The Internal Revenue Service has a soft spot for writers. Who would have guessed! Once you admit that you are an author by claiming that designation as your profession, the tax laws are on your side. Someone in Washington actually understands that book production takes a long time, and that you can work at it for years without making any proﬁt, because you are still creating the book, not selling it. They will grant you your deductions for expenses for up to ﬁve years before they start refusing your claims to be a “real” writer. On your tax return, don’t list yourself as “store clerk” or “plumber’s assistant” while you are writing. There’s a special designation for writers; ﬁnd it and use it. Oh, you should keep your day job, but think of yourself as a writer and regard “fry cook” as your hobby, not the other way around. Then start collecting your deductions.
Have you set up your home ofﬁce? Then you have a place of business. Measure the space in square feet, determine the square footage of your entire house or apartment, and then ﬁgure out the percentage of the residence that is exclusively used for business. (A 10’ x 12’ ofﬁce in a 1500 square foot house = 8% devoted to business use.) That percentage now applies to all of your housing expenses that affect the entire space—heating and lighting bills, rent or mortgage interest, insurance, homeowner association fees, security system, and termite protection are all common expenses. You can’t deduct painting the living room if you use the back bedroom as your ofﬁce, but you can deduct 8% of the cost of a new roof, since that applies to the entire structure.
Next, take a look at your home ofﬁce and its contents. If you are using an old card table and a folding chair for a desk, you probably can’t deduct their cost, but if you go out and purchase a new computer desk, using it only for your writing, its price will be deductible. New or fairly recent electronics (computer, printer, external backup drive) can be deducted or depreciated. The ﬁrst phone line into your residence is not deductible, but if you add a second line for a fax machine or an 800 number for your business, you’ve found another deduction.
Be sure to keep track of all expenses for ofﬁce supplies—pens, pencils notepads, printer cartridges, diskettes, scotch tape, paper clips, ﬁle folders, labels, a calendar, an appointment book, scissors, a rack to hold current ﬁle folders. You can even deduct the cost of air, if you buy it in compressed form and use it to clean your keyboard. (I use mine to chase the cat off the desk, but the principle is the same.)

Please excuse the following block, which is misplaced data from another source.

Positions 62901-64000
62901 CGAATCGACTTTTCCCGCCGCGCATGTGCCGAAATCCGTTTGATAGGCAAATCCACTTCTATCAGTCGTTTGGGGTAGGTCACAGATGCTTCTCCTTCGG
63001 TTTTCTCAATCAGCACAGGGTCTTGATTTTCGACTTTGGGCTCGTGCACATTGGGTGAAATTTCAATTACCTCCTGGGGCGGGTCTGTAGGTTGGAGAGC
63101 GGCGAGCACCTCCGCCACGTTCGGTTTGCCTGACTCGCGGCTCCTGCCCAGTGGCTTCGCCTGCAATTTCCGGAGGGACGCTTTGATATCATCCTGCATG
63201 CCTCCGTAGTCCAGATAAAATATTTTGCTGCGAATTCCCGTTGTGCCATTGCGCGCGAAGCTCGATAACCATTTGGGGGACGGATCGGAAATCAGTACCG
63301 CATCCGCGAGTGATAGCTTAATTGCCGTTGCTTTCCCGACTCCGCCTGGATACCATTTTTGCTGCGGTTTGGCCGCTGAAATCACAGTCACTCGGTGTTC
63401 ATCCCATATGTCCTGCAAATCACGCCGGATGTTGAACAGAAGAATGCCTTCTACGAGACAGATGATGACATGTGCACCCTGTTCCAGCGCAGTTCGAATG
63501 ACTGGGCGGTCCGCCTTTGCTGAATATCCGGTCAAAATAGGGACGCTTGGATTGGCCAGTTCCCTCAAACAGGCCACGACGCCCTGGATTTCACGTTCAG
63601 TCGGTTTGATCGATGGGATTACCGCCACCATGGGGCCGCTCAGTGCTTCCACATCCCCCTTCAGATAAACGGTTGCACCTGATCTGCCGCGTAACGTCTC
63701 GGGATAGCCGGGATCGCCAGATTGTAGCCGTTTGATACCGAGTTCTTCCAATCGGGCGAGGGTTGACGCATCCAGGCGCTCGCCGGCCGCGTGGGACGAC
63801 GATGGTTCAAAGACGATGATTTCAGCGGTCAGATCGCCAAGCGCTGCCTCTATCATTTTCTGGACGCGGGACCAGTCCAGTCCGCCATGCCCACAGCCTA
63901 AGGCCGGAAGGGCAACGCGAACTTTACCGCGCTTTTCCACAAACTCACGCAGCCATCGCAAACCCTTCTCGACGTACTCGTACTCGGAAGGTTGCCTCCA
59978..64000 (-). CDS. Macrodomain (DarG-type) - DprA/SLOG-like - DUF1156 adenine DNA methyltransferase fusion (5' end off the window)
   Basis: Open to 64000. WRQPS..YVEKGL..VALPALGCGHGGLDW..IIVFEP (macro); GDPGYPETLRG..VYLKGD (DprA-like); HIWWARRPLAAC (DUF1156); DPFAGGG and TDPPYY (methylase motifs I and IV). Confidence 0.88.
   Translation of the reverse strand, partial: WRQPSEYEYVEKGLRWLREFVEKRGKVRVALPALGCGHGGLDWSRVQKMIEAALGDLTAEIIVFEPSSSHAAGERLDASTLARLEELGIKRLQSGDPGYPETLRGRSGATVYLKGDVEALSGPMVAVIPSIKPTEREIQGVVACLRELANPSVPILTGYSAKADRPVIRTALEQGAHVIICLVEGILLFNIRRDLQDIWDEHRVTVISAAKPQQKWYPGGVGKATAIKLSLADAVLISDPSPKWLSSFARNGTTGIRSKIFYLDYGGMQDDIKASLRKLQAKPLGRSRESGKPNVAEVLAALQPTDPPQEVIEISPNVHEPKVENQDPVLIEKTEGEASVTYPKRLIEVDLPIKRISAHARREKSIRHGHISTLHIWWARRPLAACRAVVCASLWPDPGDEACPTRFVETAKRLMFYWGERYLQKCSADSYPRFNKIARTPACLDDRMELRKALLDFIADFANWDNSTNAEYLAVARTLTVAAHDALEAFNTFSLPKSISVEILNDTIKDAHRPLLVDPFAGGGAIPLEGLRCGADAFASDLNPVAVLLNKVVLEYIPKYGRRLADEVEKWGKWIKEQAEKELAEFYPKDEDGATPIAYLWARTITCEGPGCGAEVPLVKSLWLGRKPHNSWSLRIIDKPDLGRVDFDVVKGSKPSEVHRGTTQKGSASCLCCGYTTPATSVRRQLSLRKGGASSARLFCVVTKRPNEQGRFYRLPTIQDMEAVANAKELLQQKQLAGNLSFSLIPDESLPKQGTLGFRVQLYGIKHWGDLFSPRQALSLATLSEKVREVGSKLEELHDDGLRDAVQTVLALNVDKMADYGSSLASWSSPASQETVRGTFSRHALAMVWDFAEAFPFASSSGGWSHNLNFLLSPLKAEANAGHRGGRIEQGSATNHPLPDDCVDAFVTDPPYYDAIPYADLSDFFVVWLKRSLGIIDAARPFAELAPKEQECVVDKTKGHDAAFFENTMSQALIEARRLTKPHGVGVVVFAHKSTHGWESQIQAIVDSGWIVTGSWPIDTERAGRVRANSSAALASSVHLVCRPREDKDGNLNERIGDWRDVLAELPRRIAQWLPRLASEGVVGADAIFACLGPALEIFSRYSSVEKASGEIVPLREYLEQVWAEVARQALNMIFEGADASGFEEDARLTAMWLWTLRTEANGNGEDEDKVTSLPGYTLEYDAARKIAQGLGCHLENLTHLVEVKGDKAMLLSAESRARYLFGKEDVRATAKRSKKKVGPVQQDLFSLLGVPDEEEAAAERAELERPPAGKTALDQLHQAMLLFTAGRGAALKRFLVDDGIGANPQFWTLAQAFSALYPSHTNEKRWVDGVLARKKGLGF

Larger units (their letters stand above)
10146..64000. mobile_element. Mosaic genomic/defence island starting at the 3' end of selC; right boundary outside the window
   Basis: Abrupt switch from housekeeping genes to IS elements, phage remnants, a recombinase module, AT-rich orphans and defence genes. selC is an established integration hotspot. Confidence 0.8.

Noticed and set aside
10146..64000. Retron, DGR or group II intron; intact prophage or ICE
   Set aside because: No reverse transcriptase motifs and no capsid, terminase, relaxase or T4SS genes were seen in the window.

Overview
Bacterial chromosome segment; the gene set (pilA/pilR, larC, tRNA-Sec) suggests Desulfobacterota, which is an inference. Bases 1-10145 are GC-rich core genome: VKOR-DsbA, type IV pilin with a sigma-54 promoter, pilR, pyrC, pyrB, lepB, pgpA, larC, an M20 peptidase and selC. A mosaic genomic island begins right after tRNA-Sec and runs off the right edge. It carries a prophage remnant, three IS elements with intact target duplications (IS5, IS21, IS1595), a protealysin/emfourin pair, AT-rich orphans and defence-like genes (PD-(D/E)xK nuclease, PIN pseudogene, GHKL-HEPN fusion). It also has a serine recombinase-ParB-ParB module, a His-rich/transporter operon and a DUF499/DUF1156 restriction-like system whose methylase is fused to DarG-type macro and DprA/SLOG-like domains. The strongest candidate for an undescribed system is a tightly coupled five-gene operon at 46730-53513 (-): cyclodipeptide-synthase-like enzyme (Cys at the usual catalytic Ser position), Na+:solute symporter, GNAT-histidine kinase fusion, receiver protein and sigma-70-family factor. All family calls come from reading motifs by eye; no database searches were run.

Think advertising. Anything you have printed with the name of your company or the name of your next book can be deducted as an advertising expense. Of course you’ll have a supply of business cards, but you can also use the same size card to announce an upcoming book. (I just had some printed with a picture of “The Second Mouse” on them. I have a second set of half-size business cards with photographs of Beaufort, SC, on them to advertise my next novel, The Road to Frogmore.) Both were deductible, as are bookmarks that match your book covers or brochures telling dealers and bookstores how they can order your books.
Much of your book budget will go for travel—to research libraries, book signings or writing conferences. If you travel by car, you can deduct the exact mileage, so long as you keep a log or record of the odometer. You’ll be asked for details of the car’s purchase price, its year and model, its VIN, and its total mileage, so keep them handy. You’ll be able to deduct 50 to 55 cents a mile if your travel is purely for business. I bought a magnetic company sign for under $10.00. On business trips, I slap that on the front door of the family sedan and turn the entire trip into a business expense. You can also deduct hotel bills, parking fees, and bridge or road tolls if you keep records.
And ﬁnally, you’ll need to keep careful count of the books you order for resale. With a print-on-demand contract, you don’t have to keep a huge inventory on hand, but you’ll need a constant supply of printed books to give away, to send to book reviewers, to sell to your friends, to take with you to speaking engagements, or to enter into book contests. You may be asked to report your sales and to pay sales tax, so you’ll need to account for every copy you purchase. Be sure to check with your municipal and state laws on sales tax. In my state, you don’t have to report sales for tax purposes until your sales go over $3000.00, but that may not be so for where you live. The ones you sell will cost you a bit, but the ones you give away can be deducted.
For many authors, these expenses can mount up to a tax deduction of several thousand dollars. Just remember that you are expected to be earning a proﬁt after ﬁve years of effort. If you are making money, you can only deduct expenses that exceed your income. If you are not making any money after ﬁve years, the IRS will tell you that writing is now just your hobby and deny any deductions. It will be time to declare your real occupation as fry cook or plumber’s helper.
Portions of the above blog have been taken from my book, "The Second Mouse Gets the Cheese: How to Avoid the Traps of Self-Publishing," available from Amazon, Barnes and Noble, Apple iBooks, and Smashwords.com.